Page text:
The road to Bethlehem is long and hard in this dramatization of the birth of Jesus.
Director Catherine Hardwicke is best known for Lords of Dogtown and Thirteen, small but explosive pieces with rebellious youth at their center. But for her third directorial project, Hardwicke decided to tackle a subject matter a little larger—the birth of Jesus Christ.
The Nativity Story takes place during the year leading up to Christ’s birth. Life—already tough in the Judean desert of two millennia ago—is made only more punishing under the brutal rule of King Herod. He taxes people beyond their means to exert his power and lives in perpetual fear of a prophecy that the Messiah will come, and usurp his power when he does so.
It is under these circumstances that young Mary, played by 16-year-old Keisha Castle-Hughes (Whale Rider), is unwillingly married off to Joseph (Oscar Isaac), a kind man who can provide for her. Shortly thereafter, the angel Gabriel appears to her. And the rest, as they say, is history.
For many, the “nativity” conjures the stuff of Christmas plays—crèches, manger scenes, frankincense, Silent Night. These are images that are, for lack of a better phrase, Jesus-centric. And understandably so—the story is important because it is about the arrival of the Christ child. And although The Nativity Story culminates in Christ’s birth, this movie really tells the tale of Mary and Joseph, on how this miraculous pregnancy tests them (and those around them) and ultimately brings them together.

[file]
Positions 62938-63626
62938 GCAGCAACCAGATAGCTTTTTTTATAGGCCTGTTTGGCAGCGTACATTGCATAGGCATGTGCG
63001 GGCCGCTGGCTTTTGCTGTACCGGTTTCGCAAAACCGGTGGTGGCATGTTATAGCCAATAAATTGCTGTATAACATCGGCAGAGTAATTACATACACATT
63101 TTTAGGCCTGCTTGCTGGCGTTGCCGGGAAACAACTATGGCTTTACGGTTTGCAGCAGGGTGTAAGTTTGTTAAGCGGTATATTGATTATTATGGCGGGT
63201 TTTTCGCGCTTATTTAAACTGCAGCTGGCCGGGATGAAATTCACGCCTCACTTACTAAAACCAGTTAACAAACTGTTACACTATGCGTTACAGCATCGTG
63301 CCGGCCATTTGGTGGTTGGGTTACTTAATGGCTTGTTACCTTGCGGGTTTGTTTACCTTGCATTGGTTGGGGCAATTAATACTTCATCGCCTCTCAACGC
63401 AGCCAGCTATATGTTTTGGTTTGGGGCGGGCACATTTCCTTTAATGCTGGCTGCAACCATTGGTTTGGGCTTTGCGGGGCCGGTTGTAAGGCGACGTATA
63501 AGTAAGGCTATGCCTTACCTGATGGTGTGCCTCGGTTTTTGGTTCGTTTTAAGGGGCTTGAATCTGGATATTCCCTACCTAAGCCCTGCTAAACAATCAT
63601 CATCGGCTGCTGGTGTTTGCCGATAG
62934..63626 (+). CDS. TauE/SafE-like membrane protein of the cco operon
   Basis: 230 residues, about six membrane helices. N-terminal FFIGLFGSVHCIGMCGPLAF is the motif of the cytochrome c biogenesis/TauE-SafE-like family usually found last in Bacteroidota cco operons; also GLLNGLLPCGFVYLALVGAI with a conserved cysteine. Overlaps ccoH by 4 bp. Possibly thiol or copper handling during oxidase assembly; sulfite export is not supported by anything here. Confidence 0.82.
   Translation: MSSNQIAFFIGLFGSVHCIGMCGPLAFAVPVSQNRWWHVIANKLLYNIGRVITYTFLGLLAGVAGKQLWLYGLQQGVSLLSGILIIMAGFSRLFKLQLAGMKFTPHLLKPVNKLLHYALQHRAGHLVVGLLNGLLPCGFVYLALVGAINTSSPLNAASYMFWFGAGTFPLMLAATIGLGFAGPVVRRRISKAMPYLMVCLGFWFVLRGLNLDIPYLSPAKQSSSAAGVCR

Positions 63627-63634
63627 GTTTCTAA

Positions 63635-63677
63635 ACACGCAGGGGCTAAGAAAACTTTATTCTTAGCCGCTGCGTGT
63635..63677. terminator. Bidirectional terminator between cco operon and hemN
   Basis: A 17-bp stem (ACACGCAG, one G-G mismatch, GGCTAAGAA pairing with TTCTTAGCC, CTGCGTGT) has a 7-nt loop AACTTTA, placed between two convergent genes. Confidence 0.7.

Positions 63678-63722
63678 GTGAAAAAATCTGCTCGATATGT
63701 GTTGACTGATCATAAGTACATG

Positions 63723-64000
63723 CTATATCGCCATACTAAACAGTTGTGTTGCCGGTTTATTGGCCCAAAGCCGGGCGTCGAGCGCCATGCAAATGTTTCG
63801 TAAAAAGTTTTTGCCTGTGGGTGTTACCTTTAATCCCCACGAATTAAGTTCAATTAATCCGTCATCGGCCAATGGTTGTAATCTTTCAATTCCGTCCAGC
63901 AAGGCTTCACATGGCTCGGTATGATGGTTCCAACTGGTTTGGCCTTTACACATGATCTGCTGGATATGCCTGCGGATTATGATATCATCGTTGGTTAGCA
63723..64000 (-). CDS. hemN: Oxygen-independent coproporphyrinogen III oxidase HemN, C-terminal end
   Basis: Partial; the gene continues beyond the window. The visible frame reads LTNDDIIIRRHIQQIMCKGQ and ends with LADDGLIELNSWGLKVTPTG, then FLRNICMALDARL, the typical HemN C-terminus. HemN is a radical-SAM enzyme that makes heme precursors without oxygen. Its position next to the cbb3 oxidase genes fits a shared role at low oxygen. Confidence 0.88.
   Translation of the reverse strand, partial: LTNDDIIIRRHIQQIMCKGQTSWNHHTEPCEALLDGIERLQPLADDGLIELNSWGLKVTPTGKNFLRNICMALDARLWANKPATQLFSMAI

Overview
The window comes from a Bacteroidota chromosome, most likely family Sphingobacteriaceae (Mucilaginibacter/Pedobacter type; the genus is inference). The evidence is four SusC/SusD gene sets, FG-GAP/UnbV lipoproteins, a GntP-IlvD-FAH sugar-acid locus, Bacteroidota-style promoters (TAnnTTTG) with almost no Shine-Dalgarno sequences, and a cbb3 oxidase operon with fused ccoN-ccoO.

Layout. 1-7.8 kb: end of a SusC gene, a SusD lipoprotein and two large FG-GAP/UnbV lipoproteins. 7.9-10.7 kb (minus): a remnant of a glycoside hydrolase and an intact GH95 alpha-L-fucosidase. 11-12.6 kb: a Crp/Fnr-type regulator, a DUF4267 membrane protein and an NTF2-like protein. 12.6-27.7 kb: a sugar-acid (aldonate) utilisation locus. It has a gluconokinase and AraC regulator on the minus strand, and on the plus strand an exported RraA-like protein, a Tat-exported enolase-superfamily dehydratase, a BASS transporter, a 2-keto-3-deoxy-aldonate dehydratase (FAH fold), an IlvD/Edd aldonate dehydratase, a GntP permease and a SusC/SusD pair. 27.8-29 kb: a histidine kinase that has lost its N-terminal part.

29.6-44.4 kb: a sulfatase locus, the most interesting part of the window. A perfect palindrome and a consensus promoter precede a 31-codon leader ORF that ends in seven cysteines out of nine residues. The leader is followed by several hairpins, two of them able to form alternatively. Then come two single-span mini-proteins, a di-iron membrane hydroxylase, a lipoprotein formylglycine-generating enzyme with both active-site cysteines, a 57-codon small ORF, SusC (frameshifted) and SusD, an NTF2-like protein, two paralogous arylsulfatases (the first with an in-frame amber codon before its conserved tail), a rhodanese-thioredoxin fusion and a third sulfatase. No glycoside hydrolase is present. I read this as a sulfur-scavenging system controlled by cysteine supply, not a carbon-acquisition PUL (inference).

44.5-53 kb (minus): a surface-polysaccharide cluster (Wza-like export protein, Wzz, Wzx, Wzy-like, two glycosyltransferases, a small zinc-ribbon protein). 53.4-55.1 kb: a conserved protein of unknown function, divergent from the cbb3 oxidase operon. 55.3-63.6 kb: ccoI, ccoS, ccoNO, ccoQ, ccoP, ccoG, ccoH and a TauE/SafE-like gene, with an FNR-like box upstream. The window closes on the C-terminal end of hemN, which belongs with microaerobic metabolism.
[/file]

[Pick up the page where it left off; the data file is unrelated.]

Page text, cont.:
The Nativity Story will undoubtedly draw a wide audience of Christian viewers, who will certainly be moved at the hardships faced by those believed to have brought Christ into the world. Luckily, the movie also holds up for those of us who were raised or live outside of the Christian religion, as well. Hardwicke’s depiction of the journey from Nazareth to Bethlehem for the census brings to unmistakable light just how absolutely grueling such a task would have been. The script, by screenwriter Mike Rich (Finding Forrester, Radio) is well-structured, although the dialog has troubling moments where characters break out into biblical language seemingly out of nowhere. Keisha Castle-Hughes is a somewhat brooding Mary, but her youth and strength bring an interesting aspect to the character. And the beautiful Shohreh Aghdashloo (24, House of Sand and Fog) was a wonderful choice for Mary’s cousin Elizabeth, the unlikely mother of John the Baptist.
But unquestionably best of all is Oscar Isaac’s Joseph. Casting such a newcomer to play the male lead is an unusual move; however, Isaac was more than equal to the task, easily delivering the most compelling acting job of the movie. Unfortunately, for as sparkling as Isaac is, the heavily-jeweled wisemen are absolutely awful. The inter-scenes of their own journey to Bethlehem are supposed to bring comic relief, an odd change of tone in a movie that is otherwise serious. As a result, Hardwicke’s magi come off as cringe-worthily ridiculous and over the top.
What's on the Disc
No miraculous extras on The Nativity Story's DVD. You've only got the bare minimum--English and Spanish subtitles, a choice of audio tracks (Dolby Digital 5.1 or Dolby Digital 2.0 Stereo), and a choice of widescreen or full-screen format.